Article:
Dry The River: meet the folkies with punk blood in their veins
It’s an absolute dive,” says Peter Liddle, cheerily, when describing the cosy Monkees-style residence that all five members of Dry The River share in the insalubrious surrounds of Stratford, east London. “Imagine a student house but 10 times worse; I live on a mattress on the dining room floor,” he adds. “We’ve got miraculously tolerant neighbours.”
With a rehearsal room in the basement, you’d hope that they were, but for a band brought up on the hardcore racket of At The Drive-In and Refused, the sound that Dry The River make isn’t as neighbour-torturing as you might expect. Despite all having spent their formative years playing in various local punk bands, their current project is a touch less abrasive.
“I went off to uni in Bristol and wrote a bunch of acoustic songs in my room. It was just a natural thing – it wasn’t a Road-To-Damascus kind of conversion,” explains Peter of his sonic about-face. Initially recruiting transient musician mates to help him in the studio, the current incarnation of the band have existed for a year and a half and are readying themselves to ride the crest of the post-Mumfordian folk boom, recording their debut later this year.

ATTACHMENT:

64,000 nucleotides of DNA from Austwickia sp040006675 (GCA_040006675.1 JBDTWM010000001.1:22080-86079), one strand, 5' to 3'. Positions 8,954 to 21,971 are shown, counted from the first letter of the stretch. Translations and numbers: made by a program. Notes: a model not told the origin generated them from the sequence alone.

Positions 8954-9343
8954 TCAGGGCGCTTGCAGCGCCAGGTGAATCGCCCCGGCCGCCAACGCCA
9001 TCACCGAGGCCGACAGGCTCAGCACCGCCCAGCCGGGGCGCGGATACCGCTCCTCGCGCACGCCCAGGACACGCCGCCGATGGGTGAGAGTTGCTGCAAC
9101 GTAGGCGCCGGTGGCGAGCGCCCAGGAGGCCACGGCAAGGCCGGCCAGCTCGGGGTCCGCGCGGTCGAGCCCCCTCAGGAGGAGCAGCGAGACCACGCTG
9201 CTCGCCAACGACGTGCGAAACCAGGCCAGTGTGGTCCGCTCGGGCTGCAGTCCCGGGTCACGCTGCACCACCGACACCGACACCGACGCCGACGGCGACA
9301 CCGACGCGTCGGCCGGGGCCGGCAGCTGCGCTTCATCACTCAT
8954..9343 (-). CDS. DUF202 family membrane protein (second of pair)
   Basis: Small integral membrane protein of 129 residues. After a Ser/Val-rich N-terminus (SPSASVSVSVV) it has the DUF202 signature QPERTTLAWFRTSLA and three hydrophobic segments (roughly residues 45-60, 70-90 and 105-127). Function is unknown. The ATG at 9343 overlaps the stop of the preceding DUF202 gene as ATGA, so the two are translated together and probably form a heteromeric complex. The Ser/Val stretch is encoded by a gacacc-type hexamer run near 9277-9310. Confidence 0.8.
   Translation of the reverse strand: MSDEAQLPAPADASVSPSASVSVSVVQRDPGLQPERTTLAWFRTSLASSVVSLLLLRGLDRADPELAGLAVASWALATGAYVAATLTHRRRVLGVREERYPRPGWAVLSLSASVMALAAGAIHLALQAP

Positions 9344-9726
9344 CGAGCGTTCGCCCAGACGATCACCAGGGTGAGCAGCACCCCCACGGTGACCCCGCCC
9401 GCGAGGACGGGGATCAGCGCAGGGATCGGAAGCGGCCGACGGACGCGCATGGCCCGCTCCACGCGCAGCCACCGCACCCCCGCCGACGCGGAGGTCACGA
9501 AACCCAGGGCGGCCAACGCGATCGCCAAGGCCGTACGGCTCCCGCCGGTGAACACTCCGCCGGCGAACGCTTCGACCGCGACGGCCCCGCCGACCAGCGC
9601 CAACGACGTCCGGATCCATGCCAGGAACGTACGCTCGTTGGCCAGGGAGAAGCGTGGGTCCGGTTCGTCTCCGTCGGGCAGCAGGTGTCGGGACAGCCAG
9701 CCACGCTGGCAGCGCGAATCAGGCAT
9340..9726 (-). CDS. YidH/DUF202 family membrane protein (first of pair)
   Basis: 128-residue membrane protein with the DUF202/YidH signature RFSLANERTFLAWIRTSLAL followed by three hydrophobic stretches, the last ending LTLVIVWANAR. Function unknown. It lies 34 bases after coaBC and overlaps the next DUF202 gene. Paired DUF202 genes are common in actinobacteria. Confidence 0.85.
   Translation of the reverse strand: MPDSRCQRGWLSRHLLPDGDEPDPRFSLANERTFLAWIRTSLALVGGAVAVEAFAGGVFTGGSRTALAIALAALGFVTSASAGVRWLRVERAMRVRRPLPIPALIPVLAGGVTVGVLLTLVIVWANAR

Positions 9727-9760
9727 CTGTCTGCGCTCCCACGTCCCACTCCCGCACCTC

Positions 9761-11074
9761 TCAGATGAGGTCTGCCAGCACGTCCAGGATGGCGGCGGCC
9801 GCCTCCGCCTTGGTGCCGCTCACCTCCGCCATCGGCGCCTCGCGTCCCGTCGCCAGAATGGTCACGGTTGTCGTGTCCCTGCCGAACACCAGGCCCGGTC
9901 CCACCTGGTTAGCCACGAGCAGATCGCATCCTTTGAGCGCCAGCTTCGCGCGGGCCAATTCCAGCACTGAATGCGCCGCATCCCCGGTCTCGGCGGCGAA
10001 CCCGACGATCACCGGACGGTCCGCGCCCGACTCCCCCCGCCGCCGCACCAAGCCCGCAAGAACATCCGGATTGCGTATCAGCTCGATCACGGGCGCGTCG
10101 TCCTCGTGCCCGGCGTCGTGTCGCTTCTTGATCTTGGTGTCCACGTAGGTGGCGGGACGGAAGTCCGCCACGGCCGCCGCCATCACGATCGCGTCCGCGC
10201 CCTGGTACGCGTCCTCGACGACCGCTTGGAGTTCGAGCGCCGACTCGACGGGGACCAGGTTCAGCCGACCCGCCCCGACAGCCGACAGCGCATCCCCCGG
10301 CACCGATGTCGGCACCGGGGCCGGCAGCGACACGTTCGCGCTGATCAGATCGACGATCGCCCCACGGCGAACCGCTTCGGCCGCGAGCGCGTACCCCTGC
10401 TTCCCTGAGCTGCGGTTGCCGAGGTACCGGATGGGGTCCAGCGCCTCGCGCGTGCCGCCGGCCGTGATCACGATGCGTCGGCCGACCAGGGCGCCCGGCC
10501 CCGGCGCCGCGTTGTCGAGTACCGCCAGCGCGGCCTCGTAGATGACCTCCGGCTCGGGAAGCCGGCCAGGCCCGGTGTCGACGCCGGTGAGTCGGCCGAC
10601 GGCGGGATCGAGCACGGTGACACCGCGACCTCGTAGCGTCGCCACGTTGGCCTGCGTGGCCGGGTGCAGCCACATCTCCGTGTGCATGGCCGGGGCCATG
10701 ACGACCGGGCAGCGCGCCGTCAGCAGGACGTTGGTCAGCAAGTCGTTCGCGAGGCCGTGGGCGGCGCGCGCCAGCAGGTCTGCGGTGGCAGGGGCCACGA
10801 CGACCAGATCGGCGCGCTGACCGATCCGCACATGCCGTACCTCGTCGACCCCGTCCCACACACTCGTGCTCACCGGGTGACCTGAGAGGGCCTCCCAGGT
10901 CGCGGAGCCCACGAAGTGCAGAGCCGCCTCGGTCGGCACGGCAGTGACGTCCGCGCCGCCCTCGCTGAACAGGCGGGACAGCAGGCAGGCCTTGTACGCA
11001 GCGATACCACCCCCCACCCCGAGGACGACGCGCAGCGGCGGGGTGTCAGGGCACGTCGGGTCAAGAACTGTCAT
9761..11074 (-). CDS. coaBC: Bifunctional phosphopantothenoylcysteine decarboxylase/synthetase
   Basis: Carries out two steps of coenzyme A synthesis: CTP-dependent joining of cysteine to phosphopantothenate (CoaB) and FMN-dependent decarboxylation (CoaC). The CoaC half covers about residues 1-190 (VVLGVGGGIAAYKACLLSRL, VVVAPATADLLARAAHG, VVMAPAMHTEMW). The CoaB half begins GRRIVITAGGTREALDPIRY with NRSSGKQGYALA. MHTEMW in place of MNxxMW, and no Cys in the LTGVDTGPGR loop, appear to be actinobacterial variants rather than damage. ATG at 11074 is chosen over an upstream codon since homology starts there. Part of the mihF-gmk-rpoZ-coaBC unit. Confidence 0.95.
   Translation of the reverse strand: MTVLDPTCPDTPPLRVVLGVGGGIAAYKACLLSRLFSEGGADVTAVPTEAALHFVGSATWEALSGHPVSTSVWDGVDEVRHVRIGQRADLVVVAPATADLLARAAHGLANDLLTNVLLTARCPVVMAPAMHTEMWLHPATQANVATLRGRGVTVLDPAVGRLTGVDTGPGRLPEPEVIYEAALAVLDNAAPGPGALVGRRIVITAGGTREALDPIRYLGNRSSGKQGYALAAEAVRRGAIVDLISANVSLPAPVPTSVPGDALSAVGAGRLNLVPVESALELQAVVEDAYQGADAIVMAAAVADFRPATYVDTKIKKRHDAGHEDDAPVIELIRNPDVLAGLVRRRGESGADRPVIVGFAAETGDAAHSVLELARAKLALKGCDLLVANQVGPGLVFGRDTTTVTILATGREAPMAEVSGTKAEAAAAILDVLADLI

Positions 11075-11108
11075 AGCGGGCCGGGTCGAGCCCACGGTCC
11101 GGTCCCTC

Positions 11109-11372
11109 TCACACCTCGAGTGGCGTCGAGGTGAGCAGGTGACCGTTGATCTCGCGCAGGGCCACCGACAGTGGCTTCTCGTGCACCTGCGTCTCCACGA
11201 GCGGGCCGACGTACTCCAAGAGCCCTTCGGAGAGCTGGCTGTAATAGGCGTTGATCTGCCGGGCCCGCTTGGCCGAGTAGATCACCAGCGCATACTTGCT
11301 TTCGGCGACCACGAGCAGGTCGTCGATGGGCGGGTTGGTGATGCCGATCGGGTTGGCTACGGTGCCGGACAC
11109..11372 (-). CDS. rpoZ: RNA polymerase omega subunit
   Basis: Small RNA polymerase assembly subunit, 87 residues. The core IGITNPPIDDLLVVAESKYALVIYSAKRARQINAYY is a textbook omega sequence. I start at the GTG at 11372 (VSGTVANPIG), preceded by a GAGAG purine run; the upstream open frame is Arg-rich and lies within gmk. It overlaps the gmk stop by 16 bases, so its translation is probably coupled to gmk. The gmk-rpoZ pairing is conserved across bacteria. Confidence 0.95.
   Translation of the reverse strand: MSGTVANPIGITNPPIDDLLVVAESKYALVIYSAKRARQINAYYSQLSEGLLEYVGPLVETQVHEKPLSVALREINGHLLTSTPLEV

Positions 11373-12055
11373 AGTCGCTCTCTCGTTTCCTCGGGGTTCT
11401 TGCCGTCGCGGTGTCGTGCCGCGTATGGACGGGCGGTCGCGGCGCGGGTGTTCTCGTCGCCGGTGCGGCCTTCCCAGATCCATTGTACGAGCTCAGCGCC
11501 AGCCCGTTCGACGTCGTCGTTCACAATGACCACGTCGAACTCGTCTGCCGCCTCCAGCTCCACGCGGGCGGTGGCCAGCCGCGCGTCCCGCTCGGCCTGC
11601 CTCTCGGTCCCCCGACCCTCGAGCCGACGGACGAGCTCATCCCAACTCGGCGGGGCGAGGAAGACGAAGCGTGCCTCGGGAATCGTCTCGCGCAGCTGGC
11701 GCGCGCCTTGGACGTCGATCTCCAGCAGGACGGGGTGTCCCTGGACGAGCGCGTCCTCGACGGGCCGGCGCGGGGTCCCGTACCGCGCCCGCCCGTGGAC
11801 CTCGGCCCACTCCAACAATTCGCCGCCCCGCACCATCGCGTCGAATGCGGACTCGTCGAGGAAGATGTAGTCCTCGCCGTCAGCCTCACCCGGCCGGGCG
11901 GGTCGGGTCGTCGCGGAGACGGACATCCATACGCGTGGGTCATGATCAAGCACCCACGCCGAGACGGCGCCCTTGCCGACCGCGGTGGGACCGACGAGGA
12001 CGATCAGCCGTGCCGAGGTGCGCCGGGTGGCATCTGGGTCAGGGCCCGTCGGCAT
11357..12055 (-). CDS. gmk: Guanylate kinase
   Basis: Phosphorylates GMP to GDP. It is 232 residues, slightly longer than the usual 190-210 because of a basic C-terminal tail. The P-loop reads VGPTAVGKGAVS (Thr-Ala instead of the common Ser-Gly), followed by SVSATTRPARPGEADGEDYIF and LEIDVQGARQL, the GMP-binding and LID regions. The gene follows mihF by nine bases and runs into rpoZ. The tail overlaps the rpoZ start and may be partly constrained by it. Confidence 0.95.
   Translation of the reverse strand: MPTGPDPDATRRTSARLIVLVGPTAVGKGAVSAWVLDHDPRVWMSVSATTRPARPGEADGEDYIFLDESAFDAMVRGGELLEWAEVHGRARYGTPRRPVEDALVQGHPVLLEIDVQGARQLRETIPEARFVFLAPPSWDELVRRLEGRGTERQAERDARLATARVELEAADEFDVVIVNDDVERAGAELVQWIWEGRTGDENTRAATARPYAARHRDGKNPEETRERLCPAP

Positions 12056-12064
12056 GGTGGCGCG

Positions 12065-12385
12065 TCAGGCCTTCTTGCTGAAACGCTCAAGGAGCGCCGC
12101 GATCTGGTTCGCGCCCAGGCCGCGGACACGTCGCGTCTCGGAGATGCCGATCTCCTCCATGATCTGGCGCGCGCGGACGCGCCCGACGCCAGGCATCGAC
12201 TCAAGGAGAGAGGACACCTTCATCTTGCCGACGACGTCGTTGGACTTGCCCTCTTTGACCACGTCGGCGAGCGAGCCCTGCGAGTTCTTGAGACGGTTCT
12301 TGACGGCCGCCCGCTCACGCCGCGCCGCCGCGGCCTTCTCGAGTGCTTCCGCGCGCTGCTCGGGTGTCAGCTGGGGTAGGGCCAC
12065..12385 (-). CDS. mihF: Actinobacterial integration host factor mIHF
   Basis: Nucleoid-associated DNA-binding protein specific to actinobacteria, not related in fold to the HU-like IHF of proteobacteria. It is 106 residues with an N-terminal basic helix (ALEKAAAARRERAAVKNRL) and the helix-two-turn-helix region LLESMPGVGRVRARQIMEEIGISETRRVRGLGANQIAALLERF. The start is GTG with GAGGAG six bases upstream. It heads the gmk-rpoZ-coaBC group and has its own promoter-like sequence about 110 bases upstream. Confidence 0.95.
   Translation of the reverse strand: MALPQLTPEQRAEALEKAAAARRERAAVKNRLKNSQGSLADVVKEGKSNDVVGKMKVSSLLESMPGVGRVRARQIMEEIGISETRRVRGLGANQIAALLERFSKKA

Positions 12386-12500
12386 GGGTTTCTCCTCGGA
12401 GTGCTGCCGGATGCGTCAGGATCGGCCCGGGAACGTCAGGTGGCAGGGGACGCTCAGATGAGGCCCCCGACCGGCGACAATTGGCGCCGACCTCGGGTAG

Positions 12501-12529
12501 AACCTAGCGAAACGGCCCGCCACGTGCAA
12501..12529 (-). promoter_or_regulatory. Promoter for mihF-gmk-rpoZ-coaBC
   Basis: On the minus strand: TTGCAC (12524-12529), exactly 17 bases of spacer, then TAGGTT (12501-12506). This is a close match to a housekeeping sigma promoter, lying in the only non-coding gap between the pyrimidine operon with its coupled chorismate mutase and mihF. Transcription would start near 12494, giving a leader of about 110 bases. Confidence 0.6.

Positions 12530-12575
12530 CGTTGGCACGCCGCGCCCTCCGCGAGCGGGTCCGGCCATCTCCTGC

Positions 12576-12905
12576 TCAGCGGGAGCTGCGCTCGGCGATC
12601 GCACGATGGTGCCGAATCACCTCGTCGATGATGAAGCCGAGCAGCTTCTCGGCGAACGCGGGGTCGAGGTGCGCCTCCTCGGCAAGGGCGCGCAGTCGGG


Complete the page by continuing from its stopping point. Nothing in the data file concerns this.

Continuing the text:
If their demos are anything to go by, they’ll be doing so with Fleet Foxy harmonies and delicate, pastoral melodies that explode into barnstorming, heady choruses which give a heads-up to Muse, Jeff and Tim Buckley and, oddly, on forthcoming single ‘New Ceremony’, Meat Loaf.
Lyrically, they trawl a rather different sea to the Loaf; for starters, we can’t quite imagine the drivetime rocker crooning about dancing to the shipping forecast. Instead, the band bow down to the wise wordsmithery and religious imagery of Leonard Cohen. “I read an interview where he was saying he’d written about 50 verses for ‘Hallelujah’ and he was sitting in his hotel and beating himself up about it because he just couldn’t quite get the words right.”
Hopefully, Dry The River will stay away from such self-flagellation over the coming months. They’ve every reason to.
Need To Know
• Peter was born in Norway to a British dad who worked on the oil rigs, and he didn’t live in the UK until he was six
• Guitarist Matthew Taylor fractured his arm last year after falling off his bicycle. Thankfully the only thing it buggered up was the video for
• Last year the band had some gigs in traditional folk music venues in the Outer Hebrides and coastal Scotland, mostly “playing to 20 fishermen”.
This article originally appeared in the January 29 issue of NME